Buying a product is easy. You either visit the store to try out the thing, or check out an online vendor, look at photos, read the reviews, pick a color, and add to cart. Yet we still stress over whether it will arrive undamaged, whether it will work as advertised, whether the shade of color is like the one on the photo or a bit off...
Now imagine buying a black box. You have just a vague idea of what will be inside, but no information on the detailed features. You know what problem you want to solve and what goals you want to achieve using the item in the box, but no knowledge of how it will work.
Buying services is like buying a black box.
You have to trust the vendor that what’s in that box will change your life for the better—that what’s waiting for you in that box is something you will be thrilled with and be proud to show to others. But you can’t open the box until you pay, and there’s no refunds if you don’t actually like what’s in it. That requires some serious faith in the vendor!
I’m fully aware of the risks my clients take when working with me. I used to think I should be offering money-back guarantees, endless revisions, or doing exactly what they tell me to do to make sure they’re happy. Thankfully, I learned quite a bit over the years and I no longer think that. I do one logo proposal and one revision within the scope of the project, and only offer a refund in case I cancel the project. I know where the real value of my work lies, and I want to share these thoughts with you today.
The real value of creative services
Let’s imagine a dialogue where a client is asking the designer to do speculative work, ie. work for free and the client will pay “if they like it”. This happens a lot in the design circles, usually in the form of contests (which suck in my opinion).
Client: “How about you do the design first, and if we like it, we’ll pay you and then give you a lot more work.”
Designer: “How about you pay me 50% upfront, and 50% after the design is approved, before I deliver the final files.”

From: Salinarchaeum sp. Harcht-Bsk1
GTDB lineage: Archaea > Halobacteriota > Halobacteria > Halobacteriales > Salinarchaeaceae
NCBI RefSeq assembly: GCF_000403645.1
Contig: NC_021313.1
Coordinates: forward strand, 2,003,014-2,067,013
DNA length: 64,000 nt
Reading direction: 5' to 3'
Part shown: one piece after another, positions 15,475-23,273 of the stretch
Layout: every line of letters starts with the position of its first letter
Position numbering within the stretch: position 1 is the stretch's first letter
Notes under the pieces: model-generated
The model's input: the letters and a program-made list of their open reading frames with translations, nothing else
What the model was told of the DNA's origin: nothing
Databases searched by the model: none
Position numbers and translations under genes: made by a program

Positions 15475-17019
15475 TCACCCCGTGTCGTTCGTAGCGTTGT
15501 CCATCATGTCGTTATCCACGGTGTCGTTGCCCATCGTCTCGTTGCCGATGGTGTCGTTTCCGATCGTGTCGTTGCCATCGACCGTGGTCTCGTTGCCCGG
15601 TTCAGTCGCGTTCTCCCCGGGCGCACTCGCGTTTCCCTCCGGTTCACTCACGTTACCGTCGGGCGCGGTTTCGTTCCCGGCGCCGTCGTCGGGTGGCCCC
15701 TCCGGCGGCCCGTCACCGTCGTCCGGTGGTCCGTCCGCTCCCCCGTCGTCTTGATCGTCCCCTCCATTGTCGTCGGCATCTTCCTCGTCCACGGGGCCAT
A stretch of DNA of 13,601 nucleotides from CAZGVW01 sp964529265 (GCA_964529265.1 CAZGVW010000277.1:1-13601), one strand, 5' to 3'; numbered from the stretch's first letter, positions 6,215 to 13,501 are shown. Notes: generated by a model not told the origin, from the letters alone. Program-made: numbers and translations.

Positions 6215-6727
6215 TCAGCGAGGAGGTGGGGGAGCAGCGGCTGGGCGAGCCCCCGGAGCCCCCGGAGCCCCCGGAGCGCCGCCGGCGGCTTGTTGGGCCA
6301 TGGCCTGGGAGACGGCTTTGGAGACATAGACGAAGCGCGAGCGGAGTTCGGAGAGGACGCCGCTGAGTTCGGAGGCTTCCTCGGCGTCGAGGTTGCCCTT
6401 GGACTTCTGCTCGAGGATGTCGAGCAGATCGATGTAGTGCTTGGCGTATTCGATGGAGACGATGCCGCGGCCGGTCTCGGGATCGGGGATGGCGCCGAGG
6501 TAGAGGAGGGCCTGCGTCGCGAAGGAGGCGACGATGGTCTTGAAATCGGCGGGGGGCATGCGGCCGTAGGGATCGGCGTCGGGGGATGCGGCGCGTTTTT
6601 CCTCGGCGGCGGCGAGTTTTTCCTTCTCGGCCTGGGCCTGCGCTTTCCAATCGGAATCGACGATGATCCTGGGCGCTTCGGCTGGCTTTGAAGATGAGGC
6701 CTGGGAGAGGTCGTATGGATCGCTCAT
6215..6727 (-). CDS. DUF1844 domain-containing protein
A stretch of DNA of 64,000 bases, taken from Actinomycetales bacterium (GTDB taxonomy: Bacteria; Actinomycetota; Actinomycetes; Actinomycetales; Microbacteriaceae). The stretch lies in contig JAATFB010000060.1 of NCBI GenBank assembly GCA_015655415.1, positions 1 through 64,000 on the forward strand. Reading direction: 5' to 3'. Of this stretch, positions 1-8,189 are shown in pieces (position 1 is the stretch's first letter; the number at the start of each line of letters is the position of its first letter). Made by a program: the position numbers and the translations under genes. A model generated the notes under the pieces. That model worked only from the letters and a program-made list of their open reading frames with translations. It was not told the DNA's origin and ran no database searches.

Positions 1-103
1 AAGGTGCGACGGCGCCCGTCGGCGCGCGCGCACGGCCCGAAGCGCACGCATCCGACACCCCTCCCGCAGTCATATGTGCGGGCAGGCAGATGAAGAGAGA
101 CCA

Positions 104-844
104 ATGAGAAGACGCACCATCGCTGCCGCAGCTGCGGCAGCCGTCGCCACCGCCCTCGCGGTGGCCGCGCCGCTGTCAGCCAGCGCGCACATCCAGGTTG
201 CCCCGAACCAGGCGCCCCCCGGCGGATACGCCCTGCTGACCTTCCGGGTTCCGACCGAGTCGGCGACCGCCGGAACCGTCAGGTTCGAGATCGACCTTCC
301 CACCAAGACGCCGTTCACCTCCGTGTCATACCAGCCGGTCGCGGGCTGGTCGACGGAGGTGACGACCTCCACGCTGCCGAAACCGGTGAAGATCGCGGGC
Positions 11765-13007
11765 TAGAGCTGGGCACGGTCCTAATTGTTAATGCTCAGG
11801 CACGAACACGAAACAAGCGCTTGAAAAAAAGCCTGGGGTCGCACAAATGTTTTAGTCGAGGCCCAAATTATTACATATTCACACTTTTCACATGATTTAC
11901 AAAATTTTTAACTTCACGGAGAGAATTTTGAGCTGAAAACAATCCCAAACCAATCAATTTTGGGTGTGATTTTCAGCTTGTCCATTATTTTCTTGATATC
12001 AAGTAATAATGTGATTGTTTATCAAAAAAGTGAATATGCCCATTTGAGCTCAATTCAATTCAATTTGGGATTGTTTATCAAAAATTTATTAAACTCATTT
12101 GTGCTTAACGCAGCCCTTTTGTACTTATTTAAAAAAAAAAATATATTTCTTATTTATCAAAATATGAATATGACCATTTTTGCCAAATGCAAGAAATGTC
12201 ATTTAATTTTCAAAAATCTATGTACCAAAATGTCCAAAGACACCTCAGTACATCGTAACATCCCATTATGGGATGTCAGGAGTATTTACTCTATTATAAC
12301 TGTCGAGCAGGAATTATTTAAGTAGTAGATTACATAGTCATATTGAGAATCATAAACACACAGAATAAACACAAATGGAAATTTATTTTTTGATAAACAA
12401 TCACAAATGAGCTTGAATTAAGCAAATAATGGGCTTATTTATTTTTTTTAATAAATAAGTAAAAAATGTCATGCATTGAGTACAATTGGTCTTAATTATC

Client: “But we don’t even know what we’re buying? How am I supposed to pay for something I can’t see?”
Designer: “That’s the point. You can’t see it because it doesn’t exist yet. My specialized skill is creating something that doesn’t exist—that’s the real value of my service. If you could see it, then you could be doing it yourself, and my work wouldn’t be worth much.”
People often conflate creative work with the result, because that’s the only tangible thing that people see—but the actual value of creative services is in the part that the clients can’t see: the mysterious and highly skilled process of researching, analyzing, envisioning, and creating something that did not exist before. And yet, we charge for our services in deliverables: so many thousand words of web copy; so many days spent on site to decorate the offices; so many logo variations and revision rounds.
There is a benefit to charging the hourly rate because it validates the process, not just the end result, but it’s not practical because it makes quoting a project budget in advance impossible. We quote a lump sum and hope we won’t go over the allotted time too much because every hour unpaid is our loss.
“The actual value of creative services is in the part that the clients can’t see: the mysterious and highly skilled process of researching, analyzing, envisioning, and creating something that did not exist before.”
We sell the results. We make promises. We do our darndest to impress clients.
The clients end up happy, even though they were a bit scared in the beginning, but we were brave enough to carry both of us through. We helped them believe.
But we forgot to explain what the real value of our work was. We focused on the results, and that’s all they could see. They thought the money they paid was for the final thing—what they saw the moment they opened the box. They don’t know what they paid for in reality.
The money is meant for the box, and for what goes on inside before you open it.
The money is funding a creative brain that spends days and nights contemplating your business and trying to figure out the best possible outcome that would serve your goals. The money is funding the physical, mental, and emotional expense that your project is taking on the hard-working creative who took custody over it.